By Keith Laing
Brookings Senior Research Analyst Adie Tomer, who authored the transit report, said the numbers were startling.
"Seven hundred thousand households is larger than the population of Columbus, Ohio or San Antonio, Texas,” Tomer said in a statement. “These people are terribly constrained in earning a living, getting to the store, or taking their kids to daycare. If this many people were facing a public health scare, this country would be in crisis mode. We need to approach this problem with similar urgency."
The problem takes on even more importance with the struggling U.S. economy, Tomer said.
"If you’re going to keep afloat during the recession, you have to be able to get to work,” she said “We knew there were pockets of households who are economically hampered by the fact that they own no car and have no access to transit, but we didn’t fully understand the true scope of the problem until now.”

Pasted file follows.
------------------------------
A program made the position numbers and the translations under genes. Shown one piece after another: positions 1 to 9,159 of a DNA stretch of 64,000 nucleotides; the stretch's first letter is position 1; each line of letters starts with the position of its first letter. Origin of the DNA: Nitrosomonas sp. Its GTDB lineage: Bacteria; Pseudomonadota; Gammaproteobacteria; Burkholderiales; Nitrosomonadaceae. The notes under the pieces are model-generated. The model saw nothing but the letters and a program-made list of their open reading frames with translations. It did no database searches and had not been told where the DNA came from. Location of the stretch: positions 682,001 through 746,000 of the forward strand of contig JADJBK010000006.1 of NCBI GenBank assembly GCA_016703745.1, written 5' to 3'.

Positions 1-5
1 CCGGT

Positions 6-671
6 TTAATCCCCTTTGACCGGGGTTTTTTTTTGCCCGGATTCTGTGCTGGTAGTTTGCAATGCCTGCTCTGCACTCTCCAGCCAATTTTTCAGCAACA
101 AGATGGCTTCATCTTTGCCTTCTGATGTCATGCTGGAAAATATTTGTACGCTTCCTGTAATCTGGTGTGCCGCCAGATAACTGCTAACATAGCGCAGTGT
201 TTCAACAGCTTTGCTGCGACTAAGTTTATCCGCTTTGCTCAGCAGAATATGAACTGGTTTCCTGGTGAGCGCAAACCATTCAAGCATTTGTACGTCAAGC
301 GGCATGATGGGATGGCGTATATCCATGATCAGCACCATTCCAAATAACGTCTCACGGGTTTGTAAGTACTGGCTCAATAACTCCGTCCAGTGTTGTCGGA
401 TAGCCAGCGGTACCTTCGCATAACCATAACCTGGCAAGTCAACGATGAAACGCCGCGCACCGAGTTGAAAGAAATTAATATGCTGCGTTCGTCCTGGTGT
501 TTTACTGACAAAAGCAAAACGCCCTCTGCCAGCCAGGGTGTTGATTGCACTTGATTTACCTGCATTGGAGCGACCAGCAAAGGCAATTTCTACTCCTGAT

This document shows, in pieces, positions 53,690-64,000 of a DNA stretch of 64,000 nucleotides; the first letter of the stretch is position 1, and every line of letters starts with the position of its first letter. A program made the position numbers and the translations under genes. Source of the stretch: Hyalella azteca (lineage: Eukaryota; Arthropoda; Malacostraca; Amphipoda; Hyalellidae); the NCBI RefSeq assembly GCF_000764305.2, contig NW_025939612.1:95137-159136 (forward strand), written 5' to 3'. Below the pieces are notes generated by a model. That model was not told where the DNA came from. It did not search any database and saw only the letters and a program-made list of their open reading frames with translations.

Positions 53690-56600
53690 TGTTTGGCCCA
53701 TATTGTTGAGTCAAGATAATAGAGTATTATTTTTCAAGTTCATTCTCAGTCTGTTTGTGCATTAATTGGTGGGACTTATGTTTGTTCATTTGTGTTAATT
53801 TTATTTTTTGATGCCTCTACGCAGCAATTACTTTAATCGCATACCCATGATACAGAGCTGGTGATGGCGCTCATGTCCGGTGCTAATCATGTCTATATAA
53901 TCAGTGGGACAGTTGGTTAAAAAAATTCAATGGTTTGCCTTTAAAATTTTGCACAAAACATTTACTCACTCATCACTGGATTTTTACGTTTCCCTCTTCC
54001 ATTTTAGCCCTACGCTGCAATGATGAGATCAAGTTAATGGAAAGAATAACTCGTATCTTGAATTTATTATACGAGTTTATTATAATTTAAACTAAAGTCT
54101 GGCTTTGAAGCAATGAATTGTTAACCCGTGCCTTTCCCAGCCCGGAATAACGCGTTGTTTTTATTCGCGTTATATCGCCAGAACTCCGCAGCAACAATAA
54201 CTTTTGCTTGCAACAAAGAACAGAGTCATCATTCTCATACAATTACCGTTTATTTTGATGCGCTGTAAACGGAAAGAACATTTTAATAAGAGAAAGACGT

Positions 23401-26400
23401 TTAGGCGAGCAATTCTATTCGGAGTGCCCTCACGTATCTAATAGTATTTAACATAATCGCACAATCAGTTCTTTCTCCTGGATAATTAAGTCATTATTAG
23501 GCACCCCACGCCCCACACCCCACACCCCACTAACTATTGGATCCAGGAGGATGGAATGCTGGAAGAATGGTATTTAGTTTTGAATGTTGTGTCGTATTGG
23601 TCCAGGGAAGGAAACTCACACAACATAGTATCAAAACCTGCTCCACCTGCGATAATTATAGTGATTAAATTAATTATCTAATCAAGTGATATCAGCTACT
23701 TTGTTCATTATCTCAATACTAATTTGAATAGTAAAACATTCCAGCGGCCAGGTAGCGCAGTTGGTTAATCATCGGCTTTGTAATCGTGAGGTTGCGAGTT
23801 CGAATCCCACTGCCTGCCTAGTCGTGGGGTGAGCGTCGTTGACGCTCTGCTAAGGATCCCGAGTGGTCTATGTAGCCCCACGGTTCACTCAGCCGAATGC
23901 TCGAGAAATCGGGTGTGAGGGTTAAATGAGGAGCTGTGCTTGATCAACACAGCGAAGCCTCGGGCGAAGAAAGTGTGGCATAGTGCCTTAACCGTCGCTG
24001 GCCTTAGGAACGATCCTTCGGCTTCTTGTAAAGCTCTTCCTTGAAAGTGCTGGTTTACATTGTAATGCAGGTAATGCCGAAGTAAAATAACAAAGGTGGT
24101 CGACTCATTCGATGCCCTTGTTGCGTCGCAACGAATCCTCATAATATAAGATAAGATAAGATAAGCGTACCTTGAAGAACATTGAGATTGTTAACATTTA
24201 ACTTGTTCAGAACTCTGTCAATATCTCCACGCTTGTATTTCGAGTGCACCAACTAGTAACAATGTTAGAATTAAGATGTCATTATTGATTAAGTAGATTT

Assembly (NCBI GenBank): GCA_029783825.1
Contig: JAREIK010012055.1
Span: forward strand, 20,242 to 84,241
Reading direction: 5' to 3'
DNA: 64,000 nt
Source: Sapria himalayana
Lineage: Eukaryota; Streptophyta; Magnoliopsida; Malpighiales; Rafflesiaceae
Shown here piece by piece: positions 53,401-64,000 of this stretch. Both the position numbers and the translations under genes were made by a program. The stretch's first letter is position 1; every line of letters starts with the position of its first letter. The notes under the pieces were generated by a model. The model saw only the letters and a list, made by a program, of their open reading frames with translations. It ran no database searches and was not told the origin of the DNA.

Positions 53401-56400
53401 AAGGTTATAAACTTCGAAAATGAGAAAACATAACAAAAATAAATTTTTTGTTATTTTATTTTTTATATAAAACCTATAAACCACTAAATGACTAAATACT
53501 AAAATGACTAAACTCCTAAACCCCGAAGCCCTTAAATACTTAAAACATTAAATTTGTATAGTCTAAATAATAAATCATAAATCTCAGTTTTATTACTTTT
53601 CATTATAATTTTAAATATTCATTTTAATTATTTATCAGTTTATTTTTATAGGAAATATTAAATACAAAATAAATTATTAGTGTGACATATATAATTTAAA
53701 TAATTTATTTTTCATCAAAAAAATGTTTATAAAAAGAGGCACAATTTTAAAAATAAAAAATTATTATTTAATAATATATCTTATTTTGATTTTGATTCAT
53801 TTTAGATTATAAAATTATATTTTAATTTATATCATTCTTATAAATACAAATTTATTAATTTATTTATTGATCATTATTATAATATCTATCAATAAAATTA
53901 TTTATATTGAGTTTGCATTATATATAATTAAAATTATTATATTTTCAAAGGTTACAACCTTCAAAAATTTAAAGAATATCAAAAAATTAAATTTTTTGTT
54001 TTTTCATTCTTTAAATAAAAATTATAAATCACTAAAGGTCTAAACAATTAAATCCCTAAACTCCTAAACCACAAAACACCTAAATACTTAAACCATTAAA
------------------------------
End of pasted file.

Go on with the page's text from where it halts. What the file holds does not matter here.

The cities that scored best for coverage rates for public transportation were Los Angeles, New York City and San Francisco. Those cities had 99.1, 98.7 and 98.1 percent coverage rates respectively.
Read the full Brookings report here.